When I think back on past years – years before I fully understood all of the profound ways being a child of alcoholics affects you – it seems to me now that I was living my life well below the surface. I worked hard at a prestigious and well-paying job, I had lovely friends, I took amazing trips and I made great dinners and threw great parties for those in my life. All outward signs of a life well-lived. But it is the strangest thing: I realize I was so many layers below the surface that I never really connected with anyone in a way I could have. In the way I do now. In full awareness of my ACOAness. In full knowledge of who I am as a person. I was so out of touch with myself after doing whatever it took to navigate my alcoholic home that even in my dearest relationships, I could not fully express what I needed or even understand who I was enough to know what I needed that it breaks my heart a bit. Lovely humans whom I adore were meeting me with their above the surface selves and I didn’t even know how much space there was between us because the distance I had to travel to heal – to pierce through all the layers of pain and understanding – was too great. And I didn’t even know. I had a wall of damage around me, a sound layer of protection I wasn’t even aware I carried around. And so when you met me then, when you loved me then, even when I was giving everything back, even when I seemed to be up at the surface with you, I was still deep in the depths of my own unknowing. I did not realize I wasn’t meeting you at the surface. I thought I was.
The good news: I’m at the surface now! The sun on my face, the light reflecting off the water, fresh air in my lungs. I know who I am. It has taken me years to sort, but I’m here.
The less good news: without ever understanding why, I lost wonderful relationships. I lost people I adore. I could see in their faces a confusion, perhaps even an understanding on their part that I wasn’t quite ready for life in the way they were. And I didn’t know. And it wasn’t my fault. But I’ve carried the shame of this inability to be pre-healed for so long now, I’m wanting to speak it so I can finally let it go.
Angry people live in angry bodies.
Frightened people live in easily frightened bodies.
Worried people live in worried bodies.
Tense people live in tense bodies.
Defensive people live in defensive bodies.
Traumatized people live in traumatized bodies.
Everything you experienced as a child of an alcoholic gave you the body you live in now. Every yelling match. Every “pack your bags” in the middle of the night rush. Every frightening and muffled sound from beyond your bedroom door. Every time you were not seen, heard or cared for in the way you needed. It all lives in your body.
The only way to heal is to get in touch with our bodies. To become aware of the sensations in our bodies as they happen. To make our bodies our cherished friends. To undo years of being disconnected from our bodies as a way to survive what we were living in.
Try yoga. Hiking outside. Breathwork. Massage. Dance. Running. Climbing. Inhabit your body and begin to notice the sensations. It is the only way to move traumatic feelings out of you for good so you can fill your body up with new and wonderful memories.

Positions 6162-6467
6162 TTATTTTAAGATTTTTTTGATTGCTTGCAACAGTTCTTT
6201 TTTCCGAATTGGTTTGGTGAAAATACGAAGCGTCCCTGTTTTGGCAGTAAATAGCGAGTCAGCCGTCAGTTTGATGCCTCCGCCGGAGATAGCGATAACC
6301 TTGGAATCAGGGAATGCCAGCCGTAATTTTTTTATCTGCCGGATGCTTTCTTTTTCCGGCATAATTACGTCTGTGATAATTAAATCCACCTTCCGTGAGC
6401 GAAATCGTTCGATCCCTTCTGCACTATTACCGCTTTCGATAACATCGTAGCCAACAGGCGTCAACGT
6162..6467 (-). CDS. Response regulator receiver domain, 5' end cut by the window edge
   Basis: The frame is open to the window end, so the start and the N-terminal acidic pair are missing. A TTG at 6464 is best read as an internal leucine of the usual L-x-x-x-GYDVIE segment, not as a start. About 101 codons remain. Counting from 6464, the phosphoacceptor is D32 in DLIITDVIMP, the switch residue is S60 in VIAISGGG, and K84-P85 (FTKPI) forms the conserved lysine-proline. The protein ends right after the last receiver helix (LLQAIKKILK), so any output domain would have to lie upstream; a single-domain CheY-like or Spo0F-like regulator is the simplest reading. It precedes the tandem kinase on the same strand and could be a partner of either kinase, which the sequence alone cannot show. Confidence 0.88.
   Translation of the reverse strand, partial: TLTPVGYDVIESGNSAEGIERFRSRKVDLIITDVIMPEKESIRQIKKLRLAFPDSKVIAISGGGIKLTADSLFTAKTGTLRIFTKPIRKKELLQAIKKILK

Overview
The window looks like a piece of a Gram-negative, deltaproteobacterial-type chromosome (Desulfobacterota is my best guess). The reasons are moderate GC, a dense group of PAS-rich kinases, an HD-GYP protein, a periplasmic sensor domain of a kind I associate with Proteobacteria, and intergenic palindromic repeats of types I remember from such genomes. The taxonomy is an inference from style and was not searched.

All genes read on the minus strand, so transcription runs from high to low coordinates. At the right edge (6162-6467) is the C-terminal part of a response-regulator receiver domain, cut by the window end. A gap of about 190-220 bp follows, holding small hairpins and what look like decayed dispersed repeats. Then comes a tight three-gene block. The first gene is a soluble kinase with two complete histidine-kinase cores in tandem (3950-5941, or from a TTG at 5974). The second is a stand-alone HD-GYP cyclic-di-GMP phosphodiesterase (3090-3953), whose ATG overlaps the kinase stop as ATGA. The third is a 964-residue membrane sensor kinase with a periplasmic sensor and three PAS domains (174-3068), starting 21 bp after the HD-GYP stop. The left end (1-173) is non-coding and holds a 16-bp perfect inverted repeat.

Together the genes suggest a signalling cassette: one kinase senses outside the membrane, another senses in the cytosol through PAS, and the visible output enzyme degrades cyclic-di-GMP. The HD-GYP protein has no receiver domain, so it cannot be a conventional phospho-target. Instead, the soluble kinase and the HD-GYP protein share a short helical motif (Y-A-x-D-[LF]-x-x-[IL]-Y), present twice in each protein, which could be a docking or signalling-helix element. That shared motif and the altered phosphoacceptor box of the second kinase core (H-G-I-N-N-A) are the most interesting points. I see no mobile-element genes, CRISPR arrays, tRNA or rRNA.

As Bessel van der Kolk so powerfully states in his wonderful book “The Body Keeps The Score“: “In order to change, people need to become aware of their sensations and the way their bodies interact with the world around them. Physical self-awareness is the first step to releasing the tyranny of the past.”
I’m going to practice yoga and go on several hikes this week. Tell me how you plan to get more in touch with your body this week to begin to heal the past. We’ll do it together.
Stunning artwork by Laura Berger. I cannot recommend her work enough. Go forth and follow her.
Our bodies carry every memory. Every slight. Every past worry. Every past moment of fear. Every terrifying walk home from school not knowing what you’d find when you got there. Every burned or skipped meal. Every alcohol-fueled insult hurled your way. Every forgotten birthday. Every moment when all you needed was to be noticed, held, loved, considered and instead found yourself in the caregiver role at a much too early age.
The only way to truly heal from growing up with alcoholic parents is to understand this and work to move these very real traumas out of our bodies so that we can move forward, free to make new decisions from a place of love and support instead of fear and worry.
It all lives in our bodies. Whether it’s yoga or running or meditation or hiking or rock climbing or a combination of these and other things, find your thing that connects you to your magnificent and wise body. And do it daily to connect to what’s there. Over time, you will be able to notice what needs to shift, what feelings and behaviors no longer serve you and what feels healthier and more loving instead. Try it with me this week and see what shifts.
This quote by Katie Cannon was included in Bessel Van Der Kolk’s phenomenal book “The Body Keeps the Score: Brain, Mind and Body in the Healing of Trauma.” I cannot recommend this book enough to anyone ready to begin doing this work to heal.